Régis Debray’s epigrams on May ’68 are certainly amusing. All the same, they are dubious and even rather mystifying.

What the ex-prisoner of Camiri says in substance is that if the May movement had not existed, French capitalism would have had to invent it! In his view, ‘the logic at work in the uprising ten years ago was one not of rupture but of reconciliation’ . . . the general strike ‘served as a factor tending to stabilize fundamental class relations’; and it is from 1968 that ‘in Europe, the West wind began to prevail over the East wind’, and so on.

If we are to believe him, in short, the ‘cybernetic’ crisis of May ’68 constituted a decisive moment in the self-regulation of French society, in the process of liquidating its archaisms and in the tailoring of attitudes to the new demands of the accumulation of capital. This is the real meaning, the obective function, of the explosion of May, unknown to its protagonists, who ‘accomplished the opposite of what they intended’.

It does not require genius to see where this reasoning falls down. In situating the truth of May in what has become of May ’68, and of certain sixty-eighters, Debray simply ‘forgets’ one little detail: the movement did not triumph, but was defeated by a bourgeois reformist counter-offensive, whose broad lines can easily be retraced.

It is this counter-offensive, not the movement itself, which shaped post-May. To attribute to the general strike of May–June ’68—even in an unconscious and ‘objective’ relationship—responsibility for the various palliatives introduced by the victors to consolidate their domination, and avoid new explosions in future, may be a joke, but it is not in good taste. This kind of reasoning could be used to claim that the Popular Front strikers of ’36 were clearing a path for an American New Deal, accelerating the concentration of capital, giving birth without knowing it to ‘indicative planning’ ` la française, the public financing of private accumulation and the mercantilization of leisure . . .

No, the protagonists of May ’68 did not accomplish ‘the opposite of what they intended’. They did not accomplish what they intended either, because their bourgeois reformist adversaries did not give them time: on 30 May, after General De Gaulle’s fighting speech and the reactionary demonstration which followed it, the leaders of the workers’ movement agreed to resolve the conflict in reformist fashion by imposing a general return to work and referring their capitulation to a general election organized by the régime. The far left lost the initiative from that moment, and the movement was liquidated in three weeks by the concerted action of the crs and the union full-timers. The toughest sectors were isolated and suppressed by force: a week of battles in June at the Renault Works at Flins (one killed); several days at Peugeot at Sochaux (two killed by bullets); police occupation of the Sorbonne and many other university centres; dissolution of eleven far left organizations and imprisonment of their leaders; purging of State organs (200 journalists hunted out of the state television, ortf); sacking of the most combative worker militants. . . .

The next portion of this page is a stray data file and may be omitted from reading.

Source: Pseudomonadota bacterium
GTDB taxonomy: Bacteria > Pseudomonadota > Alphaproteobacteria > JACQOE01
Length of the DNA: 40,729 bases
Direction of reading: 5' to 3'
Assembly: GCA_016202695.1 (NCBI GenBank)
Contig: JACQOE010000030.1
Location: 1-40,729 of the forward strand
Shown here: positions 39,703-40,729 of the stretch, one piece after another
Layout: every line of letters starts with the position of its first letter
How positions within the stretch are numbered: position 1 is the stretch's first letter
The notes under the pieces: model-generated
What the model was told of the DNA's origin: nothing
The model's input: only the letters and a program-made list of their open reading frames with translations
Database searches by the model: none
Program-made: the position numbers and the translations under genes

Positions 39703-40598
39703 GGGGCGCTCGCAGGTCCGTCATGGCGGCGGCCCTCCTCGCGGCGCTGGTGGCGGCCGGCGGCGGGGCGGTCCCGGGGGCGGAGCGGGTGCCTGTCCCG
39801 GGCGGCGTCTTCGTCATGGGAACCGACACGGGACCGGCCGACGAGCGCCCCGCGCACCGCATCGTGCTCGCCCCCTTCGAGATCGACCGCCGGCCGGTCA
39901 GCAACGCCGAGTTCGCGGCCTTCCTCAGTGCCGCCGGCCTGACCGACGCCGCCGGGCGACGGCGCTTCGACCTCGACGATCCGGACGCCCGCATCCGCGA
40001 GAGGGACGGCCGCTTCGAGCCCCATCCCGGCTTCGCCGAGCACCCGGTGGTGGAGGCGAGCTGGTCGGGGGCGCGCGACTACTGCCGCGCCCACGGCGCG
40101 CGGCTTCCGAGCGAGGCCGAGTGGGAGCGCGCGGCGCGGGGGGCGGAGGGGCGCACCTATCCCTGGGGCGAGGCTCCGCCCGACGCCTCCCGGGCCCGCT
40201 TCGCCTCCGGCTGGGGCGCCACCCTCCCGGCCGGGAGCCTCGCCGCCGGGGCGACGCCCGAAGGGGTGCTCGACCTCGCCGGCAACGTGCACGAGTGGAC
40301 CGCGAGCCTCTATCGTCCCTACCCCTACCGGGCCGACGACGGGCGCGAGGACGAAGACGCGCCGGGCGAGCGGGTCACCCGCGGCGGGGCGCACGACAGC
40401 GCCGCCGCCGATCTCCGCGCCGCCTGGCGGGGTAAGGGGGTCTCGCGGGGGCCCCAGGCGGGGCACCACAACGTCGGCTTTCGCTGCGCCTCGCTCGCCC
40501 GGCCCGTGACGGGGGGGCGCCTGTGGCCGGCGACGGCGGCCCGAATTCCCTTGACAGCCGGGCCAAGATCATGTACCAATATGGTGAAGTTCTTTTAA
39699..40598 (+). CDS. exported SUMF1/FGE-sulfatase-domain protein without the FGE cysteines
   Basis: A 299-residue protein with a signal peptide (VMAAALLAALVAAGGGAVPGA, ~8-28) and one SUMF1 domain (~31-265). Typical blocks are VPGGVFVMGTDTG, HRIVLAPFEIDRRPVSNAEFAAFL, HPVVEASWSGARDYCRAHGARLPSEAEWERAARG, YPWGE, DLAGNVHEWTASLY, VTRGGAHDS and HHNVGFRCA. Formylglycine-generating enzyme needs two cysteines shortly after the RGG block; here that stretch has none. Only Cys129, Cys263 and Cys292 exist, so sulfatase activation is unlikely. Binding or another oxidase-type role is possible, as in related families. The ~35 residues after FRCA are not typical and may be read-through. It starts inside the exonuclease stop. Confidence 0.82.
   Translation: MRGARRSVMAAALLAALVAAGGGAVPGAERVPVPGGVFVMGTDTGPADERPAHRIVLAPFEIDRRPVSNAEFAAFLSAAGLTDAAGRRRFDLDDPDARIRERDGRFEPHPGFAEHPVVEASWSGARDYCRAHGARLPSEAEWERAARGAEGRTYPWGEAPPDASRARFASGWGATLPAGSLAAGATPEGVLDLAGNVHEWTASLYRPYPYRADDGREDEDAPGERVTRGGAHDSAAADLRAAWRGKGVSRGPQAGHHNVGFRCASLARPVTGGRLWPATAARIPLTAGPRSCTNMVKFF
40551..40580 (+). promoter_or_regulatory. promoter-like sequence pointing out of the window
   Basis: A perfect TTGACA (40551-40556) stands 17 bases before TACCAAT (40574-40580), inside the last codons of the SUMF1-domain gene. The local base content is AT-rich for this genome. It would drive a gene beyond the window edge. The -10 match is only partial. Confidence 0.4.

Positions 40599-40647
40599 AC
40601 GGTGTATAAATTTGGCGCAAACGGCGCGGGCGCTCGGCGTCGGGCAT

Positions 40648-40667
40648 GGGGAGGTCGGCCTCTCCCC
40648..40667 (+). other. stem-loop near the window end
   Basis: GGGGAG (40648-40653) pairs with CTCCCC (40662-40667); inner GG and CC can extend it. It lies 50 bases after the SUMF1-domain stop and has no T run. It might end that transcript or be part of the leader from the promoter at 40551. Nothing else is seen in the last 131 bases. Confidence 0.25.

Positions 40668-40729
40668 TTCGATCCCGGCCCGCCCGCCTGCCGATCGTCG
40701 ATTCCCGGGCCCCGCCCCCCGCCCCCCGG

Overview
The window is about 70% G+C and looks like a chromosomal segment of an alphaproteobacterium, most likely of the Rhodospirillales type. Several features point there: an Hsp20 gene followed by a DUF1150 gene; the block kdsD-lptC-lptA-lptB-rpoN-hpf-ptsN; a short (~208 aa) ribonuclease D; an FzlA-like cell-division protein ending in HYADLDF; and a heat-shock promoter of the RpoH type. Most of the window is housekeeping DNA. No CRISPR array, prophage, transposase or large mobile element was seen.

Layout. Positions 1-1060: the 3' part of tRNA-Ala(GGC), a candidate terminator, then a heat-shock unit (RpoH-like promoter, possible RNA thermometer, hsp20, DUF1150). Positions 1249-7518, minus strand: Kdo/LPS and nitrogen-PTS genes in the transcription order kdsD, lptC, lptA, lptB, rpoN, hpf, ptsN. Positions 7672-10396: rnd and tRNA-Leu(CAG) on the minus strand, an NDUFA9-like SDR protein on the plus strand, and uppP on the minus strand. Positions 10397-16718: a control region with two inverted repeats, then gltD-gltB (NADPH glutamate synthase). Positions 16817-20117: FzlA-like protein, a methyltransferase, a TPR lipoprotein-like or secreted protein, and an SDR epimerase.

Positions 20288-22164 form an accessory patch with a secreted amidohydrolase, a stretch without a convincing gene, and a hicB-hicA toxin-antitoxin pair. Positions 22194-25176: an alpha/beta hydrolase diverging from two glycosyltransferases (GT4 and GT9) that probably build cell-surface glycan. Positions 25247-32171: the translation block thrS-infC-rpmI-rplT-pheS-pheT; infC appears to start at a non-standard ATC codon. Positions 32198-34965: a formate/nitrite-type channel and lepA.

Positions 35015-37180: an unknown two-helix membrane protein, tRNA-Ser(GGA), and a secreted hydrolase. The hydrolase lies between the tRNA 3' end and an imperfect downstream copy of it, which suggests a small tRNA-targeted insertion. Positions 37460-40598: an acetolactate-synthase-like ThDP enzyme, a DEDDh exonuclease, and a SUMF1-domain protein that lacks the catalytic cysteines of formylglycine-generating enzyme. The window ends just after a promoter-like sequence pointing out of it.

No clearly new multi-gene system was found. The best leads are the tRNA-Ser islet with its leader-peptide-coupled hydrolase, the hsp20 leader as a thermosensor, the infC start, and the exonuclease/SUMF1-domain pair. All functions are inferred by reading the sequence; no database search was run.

As one would expect, the Giscardo—Gaullist coalition, invigorated by electoral victory, undertook a long-term reorganization of its system of domination, whose weaknesses had been spectacularly exposed by the May explosion. This reorganization was of transparently ‘hegemonic’ type, designed not to crush the popular movement by means of despotic power, but to weaken it by division, and channel it towards programmes and modes of action which would be compatible with the functioning of the capitalist system. In consequence it implied certain concessions to the new aspirations revealed by the movement, or rather, a specific processing of these aspirations to defuse their subversive potential and exploit them as factors tending to consolidate the régime. This is the ‘rational kernel’ of Debray’s thesis. In its hegemonic aggiornamento the dominant class uses the stick, but also the carrot. In its way and for its own purposes, it takes into account the new popular expectations and demands. It is in this distorted, alienated form that Power turned the May movement to its advantage. The prototype of this move was to be found in the Edgar Faure law reforming the University—passed almost unanimously by an Assembly of crs-blue elected in June ’68—which instituted, behind a smoke-screen of ‘autonomy’, ‘co-management’ and ‘multi-disciplines’, competitive universities on the American model. The same measures led to the re-launch of ‘participation’, the removal of General De Gaulle in the spring of ’69, the blueprint for a ‘New Society’ proposed to Frenchmen of goodwill by Jacques Chaban-Delmas, the ideal of ‘advanced liberal society’ erected by Giscard d’Estaing, and so on.